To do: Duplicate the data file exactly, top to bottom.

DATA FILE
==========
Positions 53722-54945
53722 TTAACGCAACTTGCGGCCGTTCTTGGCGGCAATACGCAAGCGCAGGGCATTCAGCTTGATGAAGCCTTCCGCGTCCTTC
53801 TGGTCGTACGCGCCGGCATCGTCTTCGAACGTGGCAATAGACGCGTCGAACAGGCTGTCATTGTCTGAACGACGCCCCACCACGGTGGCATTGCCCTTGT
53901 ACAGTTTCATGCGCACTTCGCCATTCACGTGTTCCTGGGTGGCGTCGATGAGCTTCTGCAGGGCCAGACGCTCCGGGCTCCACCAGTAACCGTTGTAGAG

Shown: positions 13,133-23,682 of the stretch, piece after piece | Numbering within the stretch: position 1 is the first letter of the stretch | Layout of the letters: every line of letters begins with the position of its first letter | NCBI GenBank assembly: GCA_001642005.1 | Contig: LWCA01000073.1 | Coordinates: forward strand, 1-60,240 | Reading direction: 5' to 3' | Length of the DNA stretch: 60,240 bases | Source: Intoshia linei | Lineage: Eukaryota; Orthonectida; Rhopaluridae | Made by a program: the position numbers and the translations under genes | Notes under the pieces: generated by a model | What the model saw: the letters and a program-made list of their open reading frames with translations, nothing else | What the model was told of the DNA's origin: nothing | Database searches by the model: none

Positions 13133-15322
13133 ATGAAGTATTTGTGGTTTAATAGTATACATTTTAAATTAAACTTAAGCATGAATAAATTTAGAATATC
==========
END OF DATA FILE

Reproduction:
Positions 53722-54945
53722 TTAACGCAACTTGCGGCCGTTCTTGGCGGCAATACGCAAGCGCAGGGCATTCAGCTTGATGAAGCCTTCCGCGTCCTTC
53801 TGGTCGTACGCGCCGGCATCGTCTTCGAACGTGGCAATAGACGCGTCGAACAGGCTGTCATTGTCTGAACGACGCCCCACCACGGTGGCATTGCCCTTGT
53901 ACAGTTTCATGCGCACTTCGCCATTCACGTGTTCCTGGGTGGCGTCGATGAGCTTCTGCAGGGCCAGACGCTCCGGGCTCCACCAGTAACCGTTGTAGAG

Shown: positions 13,133-23,682 of the stretch, piece after piece | Numbering within the stretch: position 1 is the first letter of the stretch | Layout of the letters: every line of letters begins with the position of its first letter | NCBI GenBank assembly: GCA_001642005.1 | Contig: LWCA01000073.1 | Coordinates: forward strand, 1-60,240 | Reading direction: 5' to 3' | Length of the DNA stretch: 60,240 bases | Source: Intoshia linei | Lineage: Eukaryota; Orthonectida; Rhopaluridae | Made by a program: the position numbers and the translations under genes | Notes under the pieces: generated by a model | What the model saw: the letters and a program-made list of their open reading frames with translations, nothing else | What the model was told of the DNA's origin: nothing | Database searches by the model: none

Positions 13133-15322
13133 ATGAAGTATTTGTGGTTTAATAGTATACATTTTAAATTAAACTTAAGCATGAATAAATTTAGAATATC